Working Music

Painting, as far as I’m concerned, can only properly happen in conjunction with two other things: playing quite loud music and drinking tea. Some people insist that music destroys concentration, that you can’t do anything properly while your attention is divided; but if I paint without it I tend to start muttering irritably to myself, especially during the tedious finishing-off bits at the end; so music is better. But albums don’t last long enough, and radio tends to involve people talking, which I don’t want. Once mixtapes did the job, but now it’s their modern incarnation: the playlist.

I have a library of sprawling, haphazard playlists on Spotify, hours long, and every year I will make another one, adding new releases and discoveries as the year goes on, weeding out those that turn out to be irritating. After a while they sort of bed in mentally, so that I’m only half-aware of hearing the songs, and that seems to be the most useful state for them, just taking the edge off the concentration enough to pacify the inner toddler, so that the work can get finished.

This year’s has felt a bit thin, although it runs over six hours, and there are probably more that will get deleted – I am still reaching out to skip tracks . But now it’s time to start the next one…

If you have Spotify, you can access the playlist here:

Or here’s a pdf list.17 playlist

The tea is a lot less curated – there needs to be lots of it,  it’s better hot, and best of all if someone else makes it.


After all the rushing about, hanging pictures and end of term, presents bought and sent, office lunches and class parties and generally trying to fit a year’s worth of socialising into two weeks, it has been good to just park my arse on the sofa and watch some television. Over the last day or two, watching the last half of the last series of The Detectorists.

I like everything about it, and have done since the first series: the writing, with its beautiful timing and sly absurdity, the acting, the score, Johnny Flynn’s perfectly simple title track.

It is deft and understated and charming. It looks gorgeous and knows it, framing the Suffolk countryside (the fictional town of Danebury is in Essex, but many of the locations are around Framlingham, halfway between Southwold and Ipswich) to showcase it, even in the rain. I even like the fact that this is the last series – the treasures have been found against all odds, after all. Twice.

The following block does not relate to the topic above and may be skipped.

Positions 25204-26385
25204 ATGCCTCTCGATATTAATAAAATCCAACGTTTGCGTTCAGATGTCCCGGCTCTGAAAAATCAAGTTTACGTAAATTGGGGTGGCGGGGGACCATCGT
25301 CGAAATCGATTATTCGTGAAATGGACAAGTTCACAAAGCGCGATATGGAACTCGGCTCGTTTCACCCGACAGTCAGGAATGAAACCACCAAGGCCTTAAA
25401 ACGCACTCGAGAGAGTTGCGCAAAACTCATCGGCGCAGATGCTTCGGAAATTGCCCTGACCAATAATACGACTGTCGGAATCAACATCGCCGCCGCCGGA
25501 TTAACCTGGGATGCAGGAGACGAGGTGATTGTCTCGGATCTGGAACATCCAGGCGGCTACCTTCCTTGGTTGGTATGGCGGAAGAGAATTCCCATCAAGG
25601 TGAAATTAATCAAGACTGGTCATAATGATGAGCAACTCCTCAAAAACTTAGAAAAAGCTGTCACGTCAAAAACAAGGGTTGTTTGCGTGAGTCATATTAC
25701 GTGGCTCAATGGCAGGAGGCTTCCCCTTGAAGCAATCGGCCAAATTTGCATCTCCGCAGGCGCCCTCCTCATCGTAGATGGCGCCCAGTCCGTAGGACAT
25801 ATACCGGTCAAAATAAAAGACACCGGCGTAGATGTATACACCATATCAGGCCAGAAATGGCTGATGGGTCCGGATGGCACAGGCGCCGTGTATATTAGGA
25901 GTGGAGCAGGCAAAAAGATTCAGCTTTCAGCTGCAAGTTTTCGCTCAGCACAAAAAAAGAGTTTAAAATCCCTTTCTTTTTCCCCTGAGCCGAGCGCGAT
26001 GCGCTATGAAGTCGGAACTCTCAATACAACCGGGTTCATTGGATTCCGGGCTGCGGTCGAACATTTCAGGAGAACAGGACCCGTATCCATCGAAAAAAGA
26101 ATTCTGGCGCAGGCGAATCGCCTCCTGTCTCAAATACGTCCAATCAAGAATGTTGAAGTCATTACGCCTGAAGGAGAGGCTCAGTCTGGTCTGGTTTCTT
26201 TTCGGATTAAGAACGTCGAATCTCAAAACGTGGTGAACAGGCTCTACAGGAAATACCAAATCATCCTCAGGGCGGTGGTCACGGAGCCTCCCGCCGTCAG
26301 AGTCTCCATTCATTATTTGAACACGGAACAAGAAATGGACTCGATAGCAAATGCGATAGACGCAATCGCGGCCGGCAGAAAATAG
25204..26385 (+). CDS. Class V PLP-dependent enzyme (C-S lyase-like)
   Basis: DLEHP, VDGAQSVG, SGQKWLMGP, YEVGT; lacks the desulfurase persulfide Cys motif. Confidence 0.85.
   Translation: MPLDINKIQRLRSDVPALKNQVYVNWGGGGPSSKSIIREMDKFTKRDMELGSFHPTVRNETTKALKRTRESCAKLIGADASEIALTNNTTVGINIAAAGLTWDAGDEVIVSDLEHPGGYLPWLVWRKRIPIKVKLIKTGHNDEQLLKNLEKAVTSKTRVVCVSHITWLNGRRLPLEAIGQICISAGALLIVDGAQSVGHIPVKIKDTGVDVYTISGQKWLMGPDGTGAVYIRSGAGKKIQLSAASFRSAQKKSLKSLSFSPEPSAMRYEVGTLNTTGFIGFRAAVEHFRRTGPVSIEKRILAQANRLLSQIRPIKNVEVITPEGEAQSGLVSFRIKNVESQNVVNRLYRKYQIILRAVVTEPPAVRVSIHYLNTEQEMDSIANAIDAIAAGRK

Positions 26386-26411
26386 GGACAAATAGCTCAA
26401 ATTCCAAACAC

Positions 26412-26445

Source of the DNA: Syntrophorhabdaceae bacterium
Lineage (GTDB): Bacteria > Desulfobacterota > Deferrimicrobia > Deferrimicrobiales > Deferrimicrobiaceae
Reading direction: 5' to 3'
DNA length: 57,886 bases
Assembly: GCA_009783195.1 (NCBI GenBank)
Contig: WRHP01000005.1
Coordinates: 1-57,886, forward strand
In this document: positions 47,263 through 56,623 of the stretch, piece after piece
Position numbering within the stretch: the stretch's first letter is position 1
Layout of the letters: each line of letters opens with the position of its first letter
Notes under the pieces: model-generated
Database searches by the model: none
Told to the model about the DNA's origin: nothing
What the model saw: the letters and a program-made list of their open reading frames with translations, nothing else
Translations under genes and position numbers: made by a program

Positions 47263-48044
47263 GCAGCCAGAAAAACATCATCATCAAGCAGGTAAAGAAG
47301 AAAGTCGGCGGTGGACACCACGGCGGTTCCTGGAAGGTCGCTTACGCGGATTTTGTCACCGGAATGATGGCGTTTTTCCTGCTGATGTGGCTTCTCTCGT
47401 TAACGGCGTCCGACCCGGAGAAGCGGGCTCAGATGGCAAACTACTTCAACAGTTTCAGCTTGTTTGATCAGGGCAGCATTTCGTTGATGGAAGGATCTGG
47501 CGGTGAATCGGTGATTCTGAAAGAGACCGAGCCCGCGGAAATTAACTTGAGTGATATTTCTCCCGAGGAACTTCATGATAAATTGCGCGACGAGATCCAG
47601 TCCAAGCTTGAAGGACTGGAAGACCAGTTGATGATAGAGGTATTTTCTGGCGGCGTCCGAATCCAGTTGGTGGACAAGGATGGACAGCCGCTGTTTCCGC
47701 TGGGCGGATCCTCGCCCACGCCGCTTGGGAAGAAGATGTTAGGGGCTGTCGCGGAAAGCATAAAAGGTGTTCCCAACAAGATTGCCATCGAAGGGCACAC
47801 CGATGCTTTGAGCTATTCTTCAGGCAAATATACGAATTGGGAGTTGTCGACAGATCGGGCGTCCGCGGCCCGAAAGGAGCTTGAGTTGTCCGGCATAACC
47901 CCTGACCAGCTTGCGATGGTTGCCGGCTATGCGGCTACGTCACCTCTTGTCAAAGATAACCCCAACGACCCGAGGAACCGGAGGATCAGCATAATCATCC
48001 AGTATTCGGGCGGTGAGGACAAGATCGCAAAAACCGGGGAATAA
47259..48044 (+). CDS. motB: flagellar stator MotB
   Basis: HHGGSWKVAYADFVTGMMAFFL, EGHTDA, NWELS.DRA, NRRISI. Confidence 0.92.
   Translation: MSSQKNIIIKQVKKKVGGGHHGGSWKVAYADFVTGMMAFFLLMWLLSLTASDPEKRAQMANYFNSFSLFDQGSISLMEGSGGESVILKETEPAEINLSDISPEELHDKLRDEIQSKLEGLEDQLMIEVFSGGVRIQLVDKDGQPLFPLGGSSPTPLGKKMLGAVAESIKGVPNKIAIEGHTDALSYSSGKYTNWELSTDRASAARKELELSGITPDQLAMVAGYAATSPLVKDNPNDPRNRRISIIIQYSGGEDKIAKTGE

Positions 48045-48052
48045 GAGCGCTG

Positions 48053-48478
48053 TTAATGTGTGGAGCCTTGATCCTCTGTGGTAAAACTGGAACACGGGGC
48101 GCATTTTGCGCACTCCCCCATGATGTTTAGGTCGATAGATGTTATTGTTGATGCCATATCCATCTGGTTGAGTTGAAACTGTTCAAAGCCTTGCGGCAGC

I’m hardly alone in liking it, with all its awards and famous fans, but I’m especially fond of it because my grandparents lived in Cambridgeshire and my father for a while in Burwell, and I remember this countryside from when I was a child. In the summer holidays we walked across it, lolled about with lemonade and crisps in pub gardens in the wonky pink and white villages, and watched it go by through bus windows on our way to Newmarket, Bury St Edmonds, Hunstanton and Felixstowe. My grandparents were Londoners but Grandma had been evacuated out to Swaffham Prior in Cambridgeshire during the war, and some years afterwards they moved back out, and stayed for the rest of their lives.

Hanging Around

A couple of weeks ago I hung my second solo show –which is not nearly as fancy as that sounds. A dozen small paintings went up on a wall at the central library in Milton Keynes.

The stakes could hardly have been lower: no money changed hands, no catalogues were printed, no invitations sent. Not a single canape was harmed as a result. I didn’t bother with a comments book, either – last time someone stole the pen.

For all that, a good bit of work was involved. I had been meaning to do this series of pictures for years; started properly collecting images and layouts at the start of 2017; spent afternoons and weekends painting and muttering right through Spring and Summer. By the time it came to hang them on the Saturday, having called the last canvas finished late on the Thursday night, I was sick of the whole thing. One of my friends asked which one I liked best, and I had to say that right then I hated them all equally.

So now they hang, securely pinned and mostly straight, upstairs in a building where the ground floor is being replaced, and is mostly boarded off with builder’s screens. After the first week, the building was closed altogether for a fortnight so that the floor could be completed. After that, Christmas. They are probably not best placed to attract an audience, but it can’t be helped. At least they might cheer the place up a bit.

I am glad I did it, though, and it felt like I had a much clearer plan of what I wanted than when I did the first one;  it was all a bit more coherent. It’s good to have a chunk of work to get on with in the spring, even if it is a tedious, trudging business to finish everything off as the summer ends and the light starts to go. There was a point where it looked like the building work might mean I wouldn’t have anywhere to hang them, and I’m happy they made it. Some friends I hadn’t seen for a while helped me hang them, and it was so good to see them and they are such nice people that it was actually fun.

So now it’s done. Now what? This, as it turns out: make a website. In an effort to make like I do social media; as if I’m not writing this in a notebook, sitting on the sofa…